HOLLYWOOD (CBSMiami) – Now there’s something you don’t see every day.READ MORE: Reward Increased For Info On Easter Sunday Shooting Outside Fort Lauderdale Market That Injured 6-Year-Old Girl, Two Others
A crowd of curious beachgoers on Hollywood Beach spotted a 6-foot long crocodile on the sands of Hollywood beach around 6 a.m.
Hours later crews tried to catch it and around 1:30 p.m. they did.
A trapper lassoed the crocodile along the broadwalk where Hollywood beach ends.
Before that, Florida Fish and Wildlife had followed the crocodile as it made its way South.
Chopper4 spotted it in the surf line off Hayes Street. It wasn’t moving and just letting the surf lap over it.
A growing crowd of curious people snapped selfies with the croc in the background. Police kept them from getting too close. Florida Fish and Wildlife was contacted.READ MORE: Broward County Schools Superintendent Robert Runcie Arrested, Charged With Perjury
The Florida Marine Patrol reported seeing the croc earlier around the Dania Beach Pier area.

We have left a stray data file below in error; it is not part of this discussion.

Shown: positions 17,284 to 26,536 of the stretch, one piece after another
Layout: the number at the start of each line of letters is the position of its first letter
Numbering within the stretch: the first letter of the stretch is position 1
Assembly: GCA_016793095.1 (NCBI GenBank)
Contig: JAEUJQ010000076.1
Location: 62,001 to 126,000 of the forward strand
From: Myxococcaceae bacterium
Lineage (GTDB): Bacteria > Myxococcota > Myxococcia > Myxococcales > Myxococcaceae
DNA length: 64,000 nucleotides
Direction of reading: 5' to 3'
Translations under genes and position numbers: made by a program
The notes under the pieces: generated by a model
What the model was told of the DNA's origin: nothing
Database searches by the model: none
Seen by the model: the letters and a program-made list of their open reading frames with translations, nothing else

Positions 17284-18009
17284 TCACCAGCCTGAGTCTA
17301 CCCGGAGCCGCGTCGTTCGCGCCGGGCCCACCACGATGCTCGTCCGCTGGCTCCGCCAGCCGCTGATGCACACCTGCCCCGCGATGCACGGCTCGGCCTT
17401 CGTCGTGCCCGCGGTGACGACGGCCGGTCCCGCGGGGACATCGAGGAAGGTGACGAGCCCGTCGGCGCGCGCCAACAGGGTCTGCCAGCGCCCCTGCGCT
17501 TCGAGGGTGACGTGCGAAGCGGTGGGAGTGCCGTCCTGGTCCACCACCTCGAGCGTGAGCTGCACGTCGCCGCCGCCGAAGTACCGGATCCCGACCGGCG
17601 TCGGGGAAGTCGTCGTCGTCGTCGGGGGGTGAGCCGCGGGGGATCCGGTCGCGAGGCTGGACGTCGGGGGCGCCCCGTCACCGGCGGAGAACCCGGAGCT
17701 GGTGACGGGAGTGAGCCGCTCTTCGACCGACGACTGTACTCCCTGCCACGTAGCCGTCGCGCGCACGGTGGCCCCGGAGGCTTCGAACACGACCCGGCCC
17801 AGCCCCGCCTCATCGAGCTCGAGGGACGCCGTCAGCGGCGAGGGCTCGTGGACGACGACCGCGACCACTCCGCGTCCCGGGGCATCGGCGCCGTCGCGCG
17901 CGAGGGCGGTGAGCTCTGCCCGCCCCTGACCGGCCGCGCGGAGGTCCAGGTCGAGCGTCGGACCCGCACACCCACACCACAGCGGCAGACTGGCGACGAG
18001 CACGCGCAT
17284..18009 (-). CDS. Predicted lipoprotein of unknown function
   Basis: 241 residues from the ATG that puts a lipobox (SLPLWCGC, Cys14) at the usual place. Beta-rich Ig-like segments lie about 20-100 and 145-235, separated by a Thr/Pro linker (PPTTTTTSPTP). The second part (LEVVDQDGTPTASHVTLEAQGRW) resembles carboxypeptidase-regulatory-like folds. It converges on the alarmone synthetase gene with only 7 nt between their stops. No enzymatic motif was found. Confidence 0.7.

It remains unclear what will happen to the now captured crocodile.
While some people may find it strange, the American crocodile lives in coastal areas throughout the Caribbean with the northern end of their range in South Florida.
They are shy, reclusive animals who live in brackish or saltwater areas. They are occasionally encountered inland in freshwater areas of the Southeast Florida coast as a result of the extensive canal system.
“Crocodiles have always inspired fear and fascination not only because of their large size and fearsome teeth, but because of the aggressive reputations earned by their distant cousins in Australia and Africa. In reality, the American crocodile is so rare and shy of man that conflict with people rarely occurs,” according to a University of Florida study.MORE NEWS: Groups Plant 60,000 Fragments Of Nursery-Raised Coral At Reefs In Florida Keys
The American crocodile is listed as an endangered species by the U.S. and the State of Florida.
of Florida. The number of crocodiles in Florida has never been large; researchers estimate a population of perhaps only 400 to 500 individuals.